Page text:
Delta walks back modifications to its loyalty program, the hospitality industry offers aid to migrants in Chicago, and climate change is altering how we travel. All that and more in this week’s Five on Friday.
High-end architecture embraces its curves
In a marker that signals luxury, high-end building design is increasingly featuring curving forms—results that are more difficult for architects to achieve than other styles, Fast Company writes. “There’s an interest in things that are seemingly more complicated to produce,” London designer Ben Allen told the outlet. “Curves require time and effort,” including custom work that often requires local labor to produce. But these sinuous shapes become dramatic architectural focal points, drawing attention and creating showstopping results. During a time where much building design feels manufactured and predictable, the piece argues, the flourishes “have become the ultimate marker of taste and opulence.” (Related: China’s Sumei Skyline Coast Boutique Hotel boasts undulating forms)
Delta promises SkyMiles updates following backlash
Delta Air Lines CEO Ed Bastian acknowledged that the company “probably went too far” with recently announced changes to its SkyMiles program, according to CNBC. The loyalty program overhaul, set to take effect in 2024, would make it more expensive to earn elite status and reduce customers’ access to Delta’s airport lounges. The airline has been contending with a surge in its upper-tier travelers related to increased spending post-pandemic, leading to a doubling in the number of its Diamond Medallion status members. “It’s gotten to the point, honestly, where we have so much demand for our premium product and services that are far in excess of our ability to serve it effectively in terms of our assets,” Bastian said. But the updates were met with swift backlash from customers, and will release modifications to the changes in the coming weeks.
Climate change is also changing how we travel
It won’t come as a surprise to anyone who vacationed over the summer that the way we travel is being impacted by the weather extremes associated with climate change. From wildfires in Greece and Maui to extreme temperatures (July set the record for the hottest month on Earth) and increased air turbulence, travelers must adjust their plans and expectations, tourism writer Paige McClanahan asserts in The New York Times. People and agencies are taking different strategies to cope: The Acropolis in Athens closed during midday in July, while pools and parks in other major cities stayed open as late as midnight during heatwaves; some cities are instituting “chief heat officers” to alert the public and oversee creation of cooling centers; tourists are planning their sightseeing trips around the hottest parts of the day (or avoiding summer travel altogether); and low water levels have forced operators to cancel river cruises on Europe’s Rhine, Danube, and Elbe rivers. Ultimately, travelers “are keenly aware that things are different now,” Henry Harteveldt, a travel analyst at Atmosphere Research Group, told McClanahan. “And you cannot just plan a trip without doing some research and having some level of awareness about your destination and potential risks.”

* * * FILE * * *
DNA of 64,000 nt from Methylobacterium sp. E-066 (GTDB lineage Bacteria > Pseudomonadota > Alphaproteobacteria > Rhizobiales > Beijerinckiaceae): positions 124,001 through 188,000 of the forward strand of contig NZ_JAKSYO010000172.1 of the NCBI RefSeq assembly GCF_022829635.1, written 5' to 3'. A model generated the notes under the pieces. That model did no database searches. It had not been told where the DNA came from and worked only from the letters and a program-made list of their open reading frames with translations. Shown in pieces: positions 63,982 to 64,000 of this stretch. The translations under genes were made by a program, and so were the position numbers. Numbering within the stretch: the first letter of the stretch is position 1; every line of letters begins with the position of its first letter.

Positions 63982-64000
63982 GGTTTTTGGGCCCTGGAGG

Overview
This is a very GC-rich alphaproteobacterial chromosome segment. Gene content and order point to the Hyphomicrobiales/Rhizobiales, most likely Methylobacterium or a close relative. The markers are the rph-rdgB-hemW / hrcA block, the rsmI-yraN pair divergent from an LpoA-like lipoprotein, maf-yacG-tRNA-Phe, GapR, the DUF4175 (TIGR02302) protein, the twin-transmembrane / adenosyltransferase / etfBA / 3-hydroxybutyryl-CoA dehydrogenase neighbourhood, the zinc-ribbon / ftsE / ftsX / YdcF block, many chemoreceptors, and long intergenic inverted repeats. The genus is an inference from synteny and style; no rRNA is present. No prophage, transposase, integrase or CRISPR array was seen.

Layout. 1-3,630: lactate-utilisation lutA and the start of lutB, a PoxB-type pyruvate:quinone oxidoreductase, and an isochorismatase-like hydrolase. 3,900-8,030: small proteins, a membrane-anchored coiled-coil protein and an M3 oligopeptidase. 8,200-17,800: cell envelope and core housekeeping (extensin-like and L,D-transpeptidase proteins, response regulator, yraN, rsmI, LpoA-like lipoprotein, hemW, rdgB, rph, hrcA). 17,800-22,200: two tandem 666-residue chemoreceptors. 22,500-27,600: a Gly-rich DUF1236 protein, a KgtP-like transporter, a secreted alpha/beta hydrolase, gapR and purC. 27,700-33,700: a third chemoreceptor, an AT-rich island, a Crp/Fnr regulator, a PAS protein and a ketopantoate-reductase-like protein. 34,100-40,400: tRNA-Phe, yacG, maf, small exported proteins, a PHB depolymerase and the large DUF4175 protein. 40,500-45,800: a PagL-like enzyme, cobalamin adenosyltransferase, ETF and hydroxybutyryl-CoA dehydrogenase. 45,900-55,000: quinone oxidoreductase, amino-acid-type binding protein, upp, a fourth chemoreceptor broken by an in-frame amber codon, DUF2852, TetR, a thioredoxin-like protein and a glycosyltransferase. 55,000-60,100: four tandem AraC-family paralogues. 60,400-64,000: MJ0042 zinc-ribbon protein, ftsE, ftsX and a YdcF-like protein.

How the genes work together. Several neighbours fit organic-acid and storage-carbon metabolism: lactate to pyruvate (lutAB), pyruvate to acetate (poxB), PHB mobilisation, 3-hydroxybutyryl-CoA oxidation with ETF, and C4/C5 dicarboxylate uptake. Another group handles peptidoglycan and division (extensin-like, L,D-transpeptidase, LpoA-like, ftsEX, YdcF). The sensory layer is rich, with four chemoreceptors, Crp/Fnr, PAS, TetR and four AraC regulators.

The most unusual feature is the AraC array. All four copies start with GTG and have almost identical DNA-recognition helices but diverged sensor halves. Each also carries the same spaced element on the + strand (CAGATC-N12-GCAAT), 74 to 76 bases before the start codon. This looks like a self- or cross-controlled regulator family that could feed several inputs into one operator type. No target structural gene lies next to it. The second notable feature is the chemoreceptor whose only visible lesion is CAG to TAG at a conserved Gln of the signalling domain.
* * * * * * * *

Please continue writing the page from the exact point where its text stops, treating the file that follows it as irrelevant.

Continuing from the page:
Chicago’s migrant community gets a helping hand from hospitality workers
Chicago restaurateurs and organizations, including Faraz Sardharia, who owns three eateries in the city, are banding together to help provide meals and other resources to the more than 14,000 migrants—mostly people from South America—who have arrived in the city over the last year, Eater reports. Sardharia is a board member of nonprofit Chi Care, which launched during the pandemic, and has partnered with the city and the Greater Chicago Food Depository to distribute 250,000-plus meals. They are now providing nearly 5,000 per day and aiming for culturally appropriate menu items. Many migrants are allowed to sleep in police stations overnight, but must remain outdoors during the day, meaning that the upcoming Chicago winter will force them into brutal conditions. Felipe Ospina, a former asylum seeker who arrived in the city more than 20 years ago and now works for Sysco, is working with his company, Chicago Public Schools, Chicago Chefs Cook, and Todos Para Todos on a winter clothing drive for children. Local restaurants are drop-off points for donations. “Where I came from, you’re used to this—you see speed bumps everywhere,” Ospina says. “You just find a way around it.”
Celebrate this year’s Gold Key finalists during BDNY
HD’s sister brand Boutique Design has announced the finalists of the 43rd Gold Key Awards. The 2023 Gold Key judges selected the projects from more than 400 submissions from design firms and hospitality brands around the globe. Winners in 22 categories, as well as the Judges’ So Cool award winner and the Design Firm of the Year, will be revealed during a ceremony on November 13th at Cipriani 42nd Street in New York, held in conjunction with BDNY. The event also celebrates Boutique Design’s 2023 Boutique 18 class and Up-and-Coming Hoteliers of the year. Purchase tickets for this not-to-miss event, and make sure to register for BDNY while early rates still apply!